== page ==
reasonably foreseeable" EC-COI-84-123see also, 84-96 and 84-98.

In this case, the decision to create the new position of captain
would foreseeably impact the financial interest of your son.

This is because you have stated that the appointment of captain
will create a vacancy in one of the four sergeant positions, and
your son has a current interest in being promoted to sergeant.
Thus, there is a line of causation which will impact on your son.
Cf. EC-COI-87-16 (where the individuals who might have potential
interests in a future vacant elected position were not

Page 172

sufficiently identifiable).

Since the opening for the sergeant's position will affect your
son's financial interest as long as he is interested in the
promotion, you will be prohibited from participating in any
decision to appoint any one of the four sergeants to the position
of captain. Similarly, you are prohibited from participating in the
selection of a sergeant if your son in fact applies for the
resulting vacant position.

Answers

1. No.

2. Yes.

Discussion

You contend that the proposed regulations under consideration do not constitute "particular matters" within the meaning of s.5(a). While it is true that the Commission has ruled that regulations, once promulgated, are not "particular matters", we also have held that the decisions and determinations made during the process of promulgation are "particular matters." ECC-COI-81- 34. In this case the proposed regulation is in draft form and policy considerations are still on the table. We conclude that the former employee would be prohibited from challenging the policy, judgment or wisdom of those draft regulations. The XYZ regulations are part and parcel of the promulgation process which included initial draft regulations. In substance, the two regulations are similar, and indeed, most of the provisions have been copied verbatim. See, EC-COI-81-34 (that a prior set of regulations were no longer in effect but had been superceded by a single regulation did not result in the conclusion that the subsequent single regulation was part of a separate promulgation process).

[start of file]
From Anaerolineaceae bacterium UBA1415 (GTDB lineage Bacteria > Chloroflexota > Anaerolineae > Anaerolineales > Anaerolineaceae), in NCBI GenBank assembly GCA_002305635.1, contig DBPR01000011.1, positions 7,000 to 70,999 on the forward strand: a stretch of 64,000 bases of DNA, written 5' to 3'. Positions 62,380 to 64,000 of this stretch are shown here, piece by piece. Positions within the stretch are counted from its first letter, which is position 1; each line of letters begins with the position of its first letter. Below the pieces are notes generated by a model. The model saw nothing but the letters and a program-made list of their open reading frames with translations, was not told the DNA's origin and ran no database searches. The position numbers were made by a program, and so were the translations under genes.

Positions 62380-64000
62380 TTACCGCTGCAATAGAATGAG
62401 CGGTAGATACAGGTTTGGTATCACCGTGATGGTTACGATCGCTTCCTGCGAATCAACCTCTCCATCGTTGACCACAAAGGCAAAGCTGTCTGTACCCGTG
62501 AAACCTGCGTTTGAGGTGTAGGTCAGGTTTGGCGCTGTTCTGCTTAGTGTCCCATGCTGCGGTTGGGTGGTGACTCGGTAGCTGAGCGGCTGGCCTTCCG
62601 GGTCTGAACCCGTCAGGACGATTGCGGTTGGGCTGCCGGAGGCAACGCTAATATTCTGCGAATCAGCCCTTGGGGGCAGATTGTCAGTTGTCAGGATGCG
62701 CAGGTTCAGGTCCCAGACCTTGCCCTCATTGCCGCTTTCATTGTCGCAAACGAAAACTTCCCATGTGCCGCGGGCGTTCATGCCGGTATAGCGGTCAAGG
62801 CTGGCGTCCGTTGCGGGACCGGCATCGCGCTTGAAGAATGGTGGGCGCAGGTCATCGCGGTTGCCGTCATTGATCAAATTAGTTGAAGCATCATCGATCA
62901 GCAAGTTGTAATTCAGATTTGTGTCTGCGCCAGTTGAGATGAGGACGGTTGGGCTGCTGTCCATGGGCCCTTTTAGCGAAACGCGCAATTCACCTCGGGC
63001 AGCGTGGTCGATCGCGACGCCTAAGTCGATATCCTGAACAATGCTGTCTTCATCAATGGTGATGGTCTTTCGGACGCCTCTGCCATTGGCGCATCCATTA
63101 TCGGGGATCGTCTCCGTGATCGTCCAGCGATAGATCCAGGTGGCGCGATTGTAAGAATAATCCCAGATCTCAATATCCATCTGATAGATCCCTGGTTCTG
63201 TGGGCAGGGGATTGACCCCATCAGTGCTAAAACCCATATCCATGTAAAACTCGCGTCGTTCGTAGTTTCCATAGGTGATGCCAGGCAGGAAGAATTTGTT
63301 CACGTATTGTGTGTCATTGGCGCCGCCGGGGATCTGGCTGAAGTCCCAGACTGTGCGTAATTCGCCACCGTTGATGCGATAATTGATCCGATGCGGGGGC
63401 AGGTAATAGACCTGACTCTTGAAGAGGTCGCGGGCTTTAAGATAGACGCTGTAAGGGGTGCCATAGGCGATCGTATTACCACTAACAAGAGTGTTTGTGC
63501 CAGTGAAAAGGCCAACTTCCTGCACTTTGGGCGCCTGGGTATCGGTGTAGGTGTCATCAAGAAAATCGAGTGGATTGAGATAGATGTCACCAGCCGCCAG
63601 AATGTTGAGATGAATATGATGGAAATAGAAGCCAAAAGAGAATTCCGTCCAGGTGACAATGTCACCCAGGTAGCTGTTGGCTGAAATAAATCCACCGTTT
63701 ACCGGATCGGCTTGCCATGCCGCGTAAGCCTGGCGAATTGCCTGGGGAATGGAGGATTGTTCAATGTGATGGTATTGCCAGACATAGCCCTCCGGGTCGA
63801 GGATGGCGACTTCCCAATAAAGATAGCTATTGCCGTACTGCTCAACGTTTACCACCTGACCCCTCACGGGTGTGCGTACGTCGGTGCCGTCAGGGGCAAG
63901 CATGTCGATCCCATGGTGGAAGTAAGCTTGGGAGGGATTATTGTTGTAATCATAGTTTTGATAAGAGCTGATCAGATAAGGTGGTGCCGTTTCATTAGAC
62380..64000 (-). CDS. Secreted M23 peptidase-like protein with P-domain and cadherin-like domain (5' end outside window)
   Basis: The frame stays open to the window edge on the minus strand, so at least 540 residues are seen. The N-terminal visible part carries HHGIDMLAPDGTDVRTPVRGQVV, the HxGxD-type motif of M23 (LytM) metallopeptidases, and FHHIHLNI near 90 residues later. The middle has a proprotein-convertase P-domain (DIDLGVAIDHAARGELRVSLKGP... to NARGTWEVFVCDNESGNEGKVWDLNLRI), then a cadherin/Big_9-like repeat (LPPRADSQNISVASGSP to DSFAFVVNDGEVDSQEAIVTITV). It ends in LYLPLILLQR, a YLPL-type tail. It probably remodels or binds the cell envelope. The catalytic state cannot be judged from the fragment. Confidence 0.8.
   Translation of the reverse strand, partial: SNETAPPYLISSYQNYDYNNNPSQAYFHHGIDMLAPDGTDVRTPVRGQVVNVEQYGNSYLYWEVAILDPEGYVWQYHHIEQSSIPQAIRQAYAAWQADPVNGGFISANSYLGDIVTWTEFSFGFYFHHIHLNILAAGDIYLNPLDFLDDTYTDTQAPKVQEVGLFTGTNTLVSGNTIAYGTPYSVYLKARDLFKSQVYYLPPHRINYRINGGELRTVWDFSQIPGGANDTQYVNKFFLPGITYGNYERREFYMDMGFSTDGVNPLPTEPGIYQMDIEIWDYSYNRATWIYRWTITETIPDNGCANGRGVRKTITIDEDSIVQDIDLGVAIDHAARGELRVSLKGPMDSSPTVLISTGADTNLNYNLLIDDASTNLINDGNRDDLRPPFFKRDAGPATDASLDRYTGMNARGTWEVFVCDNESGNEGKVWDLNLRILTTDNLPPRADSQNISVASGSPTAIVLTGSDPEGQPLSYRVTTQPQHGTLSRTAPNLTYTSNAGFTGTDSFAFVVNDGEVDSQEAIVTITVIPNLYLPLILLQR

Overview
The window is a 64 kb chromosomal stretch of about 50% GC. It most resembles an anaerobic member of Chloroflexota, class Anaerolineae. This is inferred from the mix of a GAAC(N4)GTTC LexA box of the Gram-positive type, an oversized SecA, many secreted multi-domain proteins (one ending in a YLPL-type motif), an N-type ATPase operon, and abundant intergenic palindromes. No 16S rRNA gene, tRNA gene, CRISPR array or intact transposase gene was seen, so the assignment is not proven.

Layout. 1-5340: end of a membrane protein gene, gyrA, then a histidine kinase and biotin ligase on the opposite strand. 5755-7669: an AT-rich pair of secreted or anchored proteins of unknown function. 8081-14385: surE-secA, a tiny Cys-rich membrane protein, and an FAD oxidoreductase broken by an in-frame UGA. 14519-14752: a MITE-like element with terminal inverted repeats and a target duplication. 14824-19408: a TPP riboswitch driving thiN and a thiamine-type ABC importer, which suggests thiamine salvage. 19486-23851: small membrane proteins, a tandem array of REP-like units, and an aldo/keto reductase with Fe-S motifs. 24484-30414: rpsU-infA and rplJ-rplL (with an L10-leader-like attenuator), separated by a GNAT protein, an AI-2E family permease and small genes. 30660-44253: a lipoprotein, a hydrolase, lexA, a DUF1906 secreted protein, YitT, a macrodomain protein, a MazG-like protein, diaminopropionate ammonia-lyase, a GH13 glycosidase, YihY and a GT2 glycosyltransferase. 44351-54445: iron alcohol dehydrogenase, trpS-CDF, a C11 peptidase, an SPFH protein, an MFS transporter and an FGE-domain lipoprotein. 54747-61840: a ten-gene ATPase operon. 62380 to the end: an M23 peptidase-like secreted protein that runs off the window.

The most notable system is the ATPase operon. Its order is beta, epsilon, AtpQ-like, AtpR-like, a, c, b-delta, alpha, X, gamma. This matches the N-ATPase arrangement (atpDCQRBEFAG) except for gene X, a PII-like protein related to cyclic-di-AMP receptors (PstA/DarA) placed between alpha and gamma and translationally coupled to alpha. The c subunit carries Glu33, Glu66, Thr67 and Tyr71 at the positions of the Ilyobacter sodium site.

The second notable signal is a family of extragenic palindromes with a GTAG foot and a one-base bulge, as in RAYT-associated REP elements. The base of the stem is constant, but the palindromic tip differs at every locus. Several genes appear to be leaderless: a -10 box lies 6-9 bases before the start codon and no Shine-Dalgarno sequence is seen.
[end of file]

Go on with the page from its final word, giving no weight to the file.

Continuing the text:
The former employee rendered advice and made decisions or determinations regarding the draft form of XYZ Regulations. Therefore, he participated personally and substantially in the promulgation process and made

Page 173

decisions or determinations regarding the public policy of some or all of the regulations in this set. If the former employee were now to appear on behalf of a private client who was potentially affected by these regulations and opposed their promulgation as drafted, he would be, as stated in EC-COI-81-AA-34, "in essence seeking to tear down that which he had helped to build." Thus, the former employee is permanently prohibited from challenging the wisdom or legality of the draft regulation and you are similarly prohibited for a one-year period after the termination of the employee's state service.[1]